Computational and experimental models of induction flows in spark-ignition engines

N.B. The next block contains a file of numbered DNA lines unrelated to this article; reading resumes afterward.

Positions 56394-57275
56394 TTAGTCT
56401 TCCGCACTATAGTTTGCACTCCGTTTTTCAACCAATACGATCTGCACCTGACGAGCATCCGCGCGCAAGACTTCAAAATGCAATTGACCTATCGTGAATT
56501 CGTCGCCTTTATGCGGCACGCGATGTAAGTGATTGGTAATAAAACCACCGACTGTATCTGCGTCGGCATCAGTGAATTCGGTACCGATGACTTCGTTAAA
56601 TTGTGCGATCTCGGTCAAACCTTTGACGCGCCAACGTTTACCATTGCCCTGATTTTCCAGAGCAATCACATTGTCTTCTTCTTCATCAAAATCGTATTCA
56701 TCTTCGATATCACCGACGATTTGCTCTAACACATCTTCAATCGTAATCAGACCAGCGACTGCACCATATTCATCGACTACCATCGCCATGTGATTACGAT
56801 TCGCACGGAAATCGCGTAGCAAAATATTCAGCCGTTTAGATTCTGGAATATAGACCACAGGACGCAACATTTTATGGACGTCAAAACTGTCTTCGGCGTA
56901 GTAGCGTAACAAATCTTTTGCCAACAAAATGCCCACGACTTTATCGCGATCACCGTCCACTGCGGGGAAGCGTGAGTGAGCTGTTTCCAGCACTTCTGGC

The objective of this thesis is to combine computational flow modelling, flow visualization and point measurements of mean flow and turbulence properties to obtain a better, more detailed, understandýing of the effects of alternative throttling devices on mixture preparation and turbulence generation in spark ignition engines. In so doing, it also seeks to assess the wider diagnostic potential of flow field computational techniques in internal combustion engine designs. Full-scale models, comprising simplified representations of the induction tract, throttling device, inlet valve and cylinder, have been manufactured in Perspex for steady-state water analogy tests. The resulting photographs of flow tracers in a variety of viewing planes provide a clear, but qualitative, picture of the princi - pal features of the flow in the models under study. The essentially qualitative data obtained from water analogy tests are complemented by limited hot wire velocity measurements at particular stations in the Perspex models, with air replacing the water as the flow medium. These data, supplemented by information in the literature, provide the framework for comparisons with an extensive computational simulation of induction flows which are performed using the general purpose PHOENICS code developed by CHAM. These studies include both transient and steady state predictions. The statistically stationary turbulent flow field through alternative induction system throttling devices -a conventional butterfly valve and a variable geometry ramp restriction- are modelled computationally and compared with water analogy flow visualization. The principal flow field characteristics are satisfactorily reproduced, including in particular the extent of the recirculation zone in the lee of the throttle and the relative persistence of the turbulence generated downstream for varying throat apertures. That generated by the two-dimensional variable geometry ramp is predicted to be both higher and persist beyond the inlet valve into the cylinder producing discernible swirl at high throttle settings. The limited quantitative comparisons with hot wire velocity measurements lend further support to the more detailed aspects of the computational predictions. Finally, comparisons are made between PHOENICS predictions and Laser-Doppler measurements of velocity for transient flow inside an axisymmetric motored piston-cylinder assembly, for different valve seat angles, reported in the literature. The agreement is again very encouraging, reinforcing the view that general purpose computer codes of the kind investigated can play an important role in detailed design assessment and evaluation.